Legacy[edit]

In 1943, Diego Rivera painted her in his mural for the National Institute of Cardiology of Mexico City. She was the only Canadian, and the only woman depicted in the work.[5]

In 1958, the International Academy of Pathology established the 'Maude Abbott Lecture'.[5]

In 1993, she was named a "Historic Person" by the Historic Sites and Monuments Board of Canada and a plaque was erected outside the McIntyre Medical Sciences Building at McGill University in Montreal.

In 1994, she was posthumously inducted into the Canadian Medical Hall of Fame.[15] In 2000, a bronze plaque was erected in her honour on the McIntyre Medical Building. In the same year, Canada Post issued a forty-six cent postage stamp entitled The Heart of the Matter in her honour.[8]

Bibliography[edit]

Abbott was a prolific writer, composing over upwards, and potentially over 140 papers and books.[16] She also gave countless lectures. Her body of work includes:

  • The Atlas of Congenital Cardiac Disease (Originally published in New York by the American Heart Association in 1936. A reprint was published by McGill-Queen's University Press in 2006 in commemoration of the 100th anniversary of the founding of the International Academy of Pathology." (ISBN 9780773531284)
  • Pigmentation-cirrhosis in a case of Haemochromatosis
  • An Historical Sketch of the Medical Faculty of McGill University
  • On the Classification of Museum Specimens-American Medicine
  • The Museum in Medical Teaching
  • Congenital Cardiac Disease, Chapter IX in Osler's Modern Medicine[17]
  • The Determination of Basal Metabolism by Indirect Calorimetry
  • Florence Nightingale as seen in her portraits
  • McGill's Heroic Past
  • On the differentiation of two forms of congenital dextrocardia[18]

Further reading[edit]

  • Elizabeth Abbott, All Heart: Notes on the Life of Dr. Maude Elizabeth Seymour Abbott MD, Pioneer Worman Doctor and Cardiologist (1997)
  • Margaret Gillett, We Walked Very Warily: A History of Women at McGill (1981).

External links[edit]

See also[edit]

References[edit]

  1. ^ "Dr. Maude Elizabeth Seymour Abbott". The Canadian Medical Hall of Fame. Retrieved March 23, 2005. 
  2. ^ a b c d http://www.mcgill.ca/medicalmuseum/introduction/history/physicians/abbott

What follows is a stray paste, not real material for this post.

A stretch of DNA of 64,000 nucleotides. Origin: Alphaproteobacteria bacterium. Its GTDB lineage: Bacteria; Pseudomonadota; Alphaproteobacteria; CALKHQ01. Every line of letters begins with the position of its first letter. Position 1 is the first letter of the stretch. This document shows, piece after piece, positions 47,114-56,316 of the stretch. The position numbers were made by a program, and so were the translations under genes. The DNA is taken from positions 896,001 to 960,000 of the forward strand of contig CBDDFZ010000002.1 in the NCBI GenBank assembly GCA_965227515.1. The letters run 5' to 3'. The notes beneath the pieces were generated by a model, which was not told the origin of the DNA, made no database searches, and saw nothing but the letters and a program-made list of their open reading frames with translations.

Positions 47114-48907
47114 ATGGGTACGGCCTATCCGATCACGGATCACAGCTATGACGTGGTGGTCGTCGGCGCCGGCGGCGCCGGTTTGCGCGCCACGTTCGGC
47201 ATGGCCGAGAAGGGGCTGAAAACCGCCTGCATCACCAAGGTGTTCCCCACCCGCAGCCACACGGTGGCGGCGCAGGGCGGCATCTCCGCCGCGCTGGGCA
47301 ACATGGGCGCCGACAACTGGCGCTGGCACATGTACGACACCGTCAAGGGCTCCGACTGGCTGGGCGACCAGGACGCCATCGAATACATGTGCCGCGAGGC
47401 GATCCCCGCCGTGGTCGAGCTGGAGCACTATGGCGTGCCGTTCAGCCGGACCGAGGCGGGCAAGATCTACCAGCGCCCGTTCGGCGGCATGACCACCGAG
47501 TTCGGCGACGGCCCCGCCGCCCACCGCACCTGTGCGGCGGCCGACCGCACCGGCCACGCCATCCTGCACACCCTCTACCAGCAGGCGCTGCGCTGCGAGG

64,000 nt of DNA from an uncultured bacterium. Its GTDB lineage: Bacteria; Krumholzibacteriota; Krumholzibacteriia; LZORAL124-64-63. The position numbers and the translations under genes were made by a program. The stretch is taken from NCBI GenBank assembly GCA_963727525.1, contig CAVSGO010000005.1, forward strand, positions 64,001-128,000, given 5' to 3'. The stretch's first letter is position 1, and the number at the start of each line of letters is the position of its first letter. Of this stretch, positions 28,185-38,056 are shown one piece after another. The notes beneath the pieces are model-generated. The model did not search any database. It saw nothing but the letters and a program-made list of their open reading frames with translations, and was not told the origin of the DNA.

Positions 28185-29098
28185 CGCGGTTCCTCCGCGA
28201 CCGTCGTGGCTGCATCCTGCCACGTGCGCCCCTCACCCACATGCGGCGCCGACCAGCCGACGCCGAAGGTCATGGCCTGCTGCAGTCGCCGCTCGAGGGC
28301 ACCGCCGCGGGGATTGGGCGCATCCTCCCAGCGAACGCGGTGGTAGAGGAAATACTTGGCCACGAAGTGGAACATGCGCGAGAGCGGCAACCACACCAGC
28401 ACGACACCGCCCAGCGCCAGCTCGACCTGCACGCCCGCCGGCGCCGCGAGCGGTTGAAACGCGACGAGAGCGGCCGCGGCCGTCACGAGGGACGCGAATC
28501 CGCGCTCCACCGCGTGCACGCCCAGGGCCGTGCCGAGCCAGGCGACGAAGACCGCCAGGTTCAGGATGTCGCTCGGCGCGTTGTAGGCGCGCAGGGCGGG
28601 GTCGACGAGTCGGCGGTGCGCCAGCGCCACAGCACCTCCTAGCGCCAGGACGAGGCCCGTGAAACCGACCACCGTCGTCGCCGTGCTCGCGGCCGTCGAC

3. ^ http://www.canada-heros.com/abbott_maude.htmL
  4. ^ a b http://www.canada-heros.com/abbott_maude.html
  5. ^ a b c d e f g h i http://www.collectionscanada.gc.ca/women/030001-1401-e.html
  6. ^ a b "Dr. Maude Abbott". Laurentian Heritage Magazine. Retrieved 31 December 2012. 
  7. ^ a b c d e f g http://laurentian.quebecheritageweb.com/article/dr-maude-abbott-1869-1940-pioneer-woman-doctor
  8. ^ a b "The queen of Canadian cardiology". Doctor's Review. Retrieved 31 December 2012. 
  9. ^ a b http://cdnmedhall.org/dr-maude-elizabeth-seymour-abbott
  10. ^ Maude Elizabeth Seymour Abbott at The Canadian Encyclopedia
  11. ^ a b c http://www.thecanadianencyclopedia.ca/en/article/maude-abbott/
  12. ^ http://www.mcgill.ca/medicalmuseum/introduction/history
  13. ^ "Maude Abbott". Canadian Science and Technology Museum. Retrieved 31 December 2012. 
  14. ^ "Maude Abbott". McGill. Retrieved 31 December 2012. 
  15. ^ "Maude Abbott". MAUDE Unit. Retrieved 31 December 2012. 
  16. ^ Laurtenian Heritage WebMagazine cites it as over 100, while Library and Archives Canada suggests over 140.
  17. ^ Abbott, Maude (1908), "Chapter IX: Congenital cardiac disease", in Osler, William, Modern Medicine: Its Theory and Practice, IV: Diseases of the circulatory system; diseases of the blood; diseases of the spleen, thymus, and lymph-glands, Philadelphia and New York: Lea & Febiger 
  18. ^ M. E. Abbott and J. C. Meakins (1915). "On the differentiation of two forms of congenital dextrocardia". Bulletin of the International Association of Medical Museums (5): 134–138.